Australian mothers are sharing and stocking up on donated breastmilk, as part of a global movement promoting human milk for human babies – but it’s prompted a warning that sharing unpasteurised breastmilk can pose health risks.
Facebook group Human Milk 4 Human Babies is being used to assist mums to connect with willing breastmilk donors in Victoria. Mums like Kim Pennell are even stocking up ahead of their babies’ births, to ensure they have a ready supply of breastmilk when their bub arrives. That includes screening potential donors, inlcuding blood tests.
“You go to the mum’s house, meet her, have a coffee and a good chat. They meet your baby, you meet their baby. If something doesn’t feel right, there’s no obligation to take the milk,” Kim tells the Herald Sun.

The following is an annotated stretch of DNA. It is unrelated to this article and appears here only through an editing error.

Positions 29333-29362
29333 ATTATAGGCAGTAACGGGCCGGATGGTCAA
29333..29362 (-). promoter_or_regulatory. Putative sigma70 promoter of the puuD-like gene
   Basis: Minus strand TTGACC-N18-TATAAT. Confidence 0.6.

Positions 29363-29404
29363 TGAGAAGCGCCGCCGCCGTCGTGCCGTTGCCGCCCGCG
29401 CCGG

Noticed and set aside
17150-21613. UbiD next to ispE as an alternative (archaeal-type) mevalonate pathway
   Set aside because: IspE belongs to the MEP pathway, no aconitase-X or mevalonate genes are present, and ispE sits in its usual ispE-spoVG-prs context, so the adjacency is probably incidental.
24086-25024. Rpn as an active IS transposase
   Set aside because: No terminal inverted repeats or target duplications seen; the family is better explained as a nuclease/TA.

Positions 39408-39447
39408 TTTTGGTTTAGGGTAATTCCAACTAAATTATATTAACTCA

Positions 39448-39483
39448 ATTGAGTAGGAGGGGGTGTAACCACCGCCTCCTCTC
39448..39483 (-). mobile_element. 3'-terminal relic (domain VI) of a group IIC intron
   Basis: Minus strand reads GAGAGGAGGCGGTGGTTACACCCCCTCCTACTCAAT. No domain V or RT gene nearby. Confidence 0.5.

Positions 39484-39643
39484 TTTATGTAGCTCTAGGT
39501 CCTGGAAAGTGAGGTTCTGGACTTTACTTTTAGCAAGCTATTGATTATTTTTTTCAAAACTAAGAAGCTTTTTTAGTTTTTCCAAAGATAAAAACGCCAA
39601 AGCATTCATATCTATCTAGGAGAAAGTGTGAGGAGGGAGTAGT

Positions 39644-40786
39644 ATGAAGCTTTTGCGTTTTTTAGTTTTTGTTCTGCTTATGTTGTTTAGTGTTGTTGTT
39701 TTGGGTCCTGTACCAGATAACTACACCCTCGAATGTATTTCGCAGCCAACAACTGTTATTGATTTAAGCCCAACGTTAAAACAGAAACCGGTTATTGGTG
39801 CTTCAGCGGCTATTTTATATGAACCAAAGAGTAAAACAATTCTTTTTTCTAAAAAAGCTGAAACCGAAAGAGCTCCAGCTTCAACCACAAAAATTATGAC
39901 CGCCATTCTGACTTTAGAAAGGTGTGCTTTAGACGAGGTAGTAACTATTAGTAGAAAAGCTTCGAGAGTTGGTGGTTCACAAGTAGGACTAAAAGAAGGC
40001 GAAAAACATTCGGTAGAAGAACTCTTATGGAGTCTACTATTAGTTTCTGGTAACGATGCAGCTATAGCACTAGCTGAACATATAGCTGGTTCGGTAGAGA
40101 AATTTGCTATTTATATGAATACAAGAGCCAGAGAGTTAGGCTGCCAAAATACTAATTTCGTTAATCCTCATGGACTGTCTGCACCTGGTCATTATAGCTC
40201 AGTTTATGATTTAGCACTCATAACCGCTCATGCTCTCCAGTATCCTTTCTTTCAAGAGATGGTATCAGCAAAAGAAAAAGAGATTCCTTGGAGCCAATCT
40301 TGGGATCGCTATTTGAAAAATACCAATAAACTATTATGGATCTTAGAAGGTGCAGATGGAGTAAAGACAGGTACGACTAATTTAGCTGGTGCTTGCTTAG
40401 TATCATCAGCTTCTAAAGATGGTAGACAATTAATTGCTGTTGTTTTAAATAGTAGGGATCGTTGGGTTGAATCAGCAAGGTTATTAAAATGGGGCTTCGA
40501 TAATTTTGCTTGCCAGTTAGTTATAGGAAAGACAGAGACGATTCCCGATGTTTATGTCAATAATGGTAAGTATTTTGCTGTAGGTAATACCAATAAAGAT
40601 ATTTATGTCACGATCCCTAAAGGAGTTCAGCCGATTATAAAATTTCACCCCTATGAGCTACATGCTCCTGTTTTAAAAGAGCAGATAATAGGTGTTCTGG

The group’s Facebook page states that its mission is, “to promote the nourishment of babies and children around the world with human milk”.
Kim explains that she’d had difficulty breastfeeding, and has concerns that formula caused one of her four children’s cows’ milk protein intolerance.
Breastmilk donor Natalie McGrath from Ballarat says she simply had too much milk for her youngest child, so decided to donate the excess.
“It’s mums helping mums. It’s a very supportive community out there,” she says.
However, a spokesperson for the Health and Human Services Department says mums should make themselves aware of the potential risks associated with these types of breastmilk donations.
“The milk can be affected by a range of factors,” Tim Vainoras explains, “including lifestyle habits, such as drinking alcohol and smoking, personal hygiene, as well as correct storage and transportation.”
Mercy Health has set up a breastmilk bank for sick and premmie babies, which provides pasteurised breastmilk to reduce the risk of infection.
(via Herald Sun)